Like all ancient people, the Greek thought of temples as houses for the gods. While in Greece the temple plan was derived from the megaron found in Mycenaean palaces, Roman temples were derived from Greek and Etruscan precedents. The Greek temples were decorated with an exterior colonnade, and the statue of the god was housed in the main room (the naos) facing the east where an outdoor altar for sacrifices was placed. The Roman temples borrowed the podium (base) and the frontality of the temple from Etruscan temples. From Greece came the columns, the cella (central room), the porch (pronaos), the Orders, and the pediment.
The best examples of Greek temples can be found on Acropolis (from the Greek words akros, meaning “high” or “upper,” and polis, meaning “city”) which is an “elevated rock supporting several temples, precincts, and other buildings” (). Perikles, a Greek general and statesman (c. 500 – 429 BC), initiated the architectural projects for the Acropolis. This included the Parthenon (448– 432 BC), the Nike Temple (427– 424 BC.), the Erechtheum (421– 405 BC), and the Propylaea (entranceway). That is why, the Classical period in Athens is also known as the Age of Perikles.
The Parthenon is constructed as a rectangle, which is divided into two smaller rectangular rooms. The structure was completed by a front and back porch and a peristyle, supported by the three steps of the Doric Order. The temple was made entirely of marble blocks cut and fitted without the use of mortar. The peristyle, aka colonnade, consists of eight columns on east and west sides and seventeen columns on north and south sides, counting corner columns twice. The inside wall of the Parthenon is supported by two steps and consists of six columns on a front and back porch.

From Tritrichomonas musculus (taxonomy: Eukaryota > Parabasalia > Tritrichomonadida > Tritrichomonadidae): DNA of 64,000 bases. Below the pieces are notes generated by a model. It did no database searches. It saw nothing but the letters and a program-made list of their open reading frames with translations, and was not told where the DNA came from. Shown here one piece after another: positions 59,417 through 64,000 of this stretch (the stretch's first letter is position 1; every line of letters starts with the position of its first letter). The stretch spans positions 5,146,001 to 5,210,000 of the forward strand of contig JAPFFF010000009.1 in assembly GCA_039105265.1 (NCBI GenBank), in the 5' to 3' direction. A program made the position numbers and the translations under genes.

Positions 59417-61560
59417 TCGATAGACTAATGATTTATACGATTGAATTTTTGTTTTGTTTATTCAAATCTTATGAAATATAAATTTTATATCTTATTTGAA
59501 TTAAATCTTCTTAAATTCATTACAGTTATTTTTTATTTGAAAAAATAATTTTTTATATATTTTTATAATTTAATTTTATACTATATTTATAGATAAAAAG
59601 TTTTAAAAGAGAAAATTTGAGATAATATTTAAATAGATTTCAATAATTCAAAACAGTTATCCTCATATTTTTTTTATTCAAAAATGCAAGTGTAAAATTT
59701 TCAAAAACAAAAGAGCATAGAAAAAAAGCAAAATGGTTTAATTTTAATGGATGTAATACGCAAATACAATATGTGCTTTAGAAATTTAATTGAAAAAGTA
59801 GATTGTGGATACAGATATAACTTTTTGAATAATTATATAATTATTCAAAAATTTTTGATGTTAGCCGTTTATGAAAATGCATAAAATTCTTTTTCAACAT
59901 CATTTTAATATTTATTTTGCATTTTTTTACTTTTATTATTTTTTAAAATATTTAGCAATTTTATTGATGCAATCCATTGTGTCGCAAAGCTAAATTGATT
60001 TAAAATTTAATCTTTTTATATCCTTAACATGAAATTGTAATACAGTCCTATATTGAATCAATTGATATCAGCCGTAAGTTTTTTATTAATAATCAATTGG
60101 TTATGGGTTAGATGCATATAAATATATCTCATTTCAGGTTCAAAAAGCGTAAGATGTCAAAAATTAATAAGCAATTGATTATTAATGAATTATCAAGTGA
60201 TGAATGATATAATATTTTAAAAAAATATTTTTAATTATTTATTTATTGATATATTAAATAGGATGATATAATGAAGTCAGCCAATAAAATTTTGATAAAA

The western entrance leads to the smaller room, which served as a treasury. The eastern entrance leads to the inner sanctuary. Originally, a monumental chryselephantine (gold and ivory) statue of Athena was housing there which was surrounded by an inner rectangle of Doric columns on three sides. Even though the Parthenon was constructed in the Doric Order, it had two features that were Ionic: first, there were four Ionic columns inside the treasury; and second, a continuous Ionic frieze ran around the top of the outside of the inside wall. The presence of Ionic elements in the Parthenon stated that the Athenians wanted to harmonize the architectural and sculptural achievements of eastern and western Greece.
The small marble Ionic temple of Athena Nike was dedicated to Athena as the goddess of victory. It is situated on the southern side of the Acropolis. The temple was designed before the Parthenon, but constructed later. It has a square naos and a front porch, with four Ionic columns and four steps at the front and back. Once, the gold statue of Athena dominated the temple, but it disappeared. The best surviving sculpture from the Nike Temple is the relief titled Nike Adjusting Her Sandle.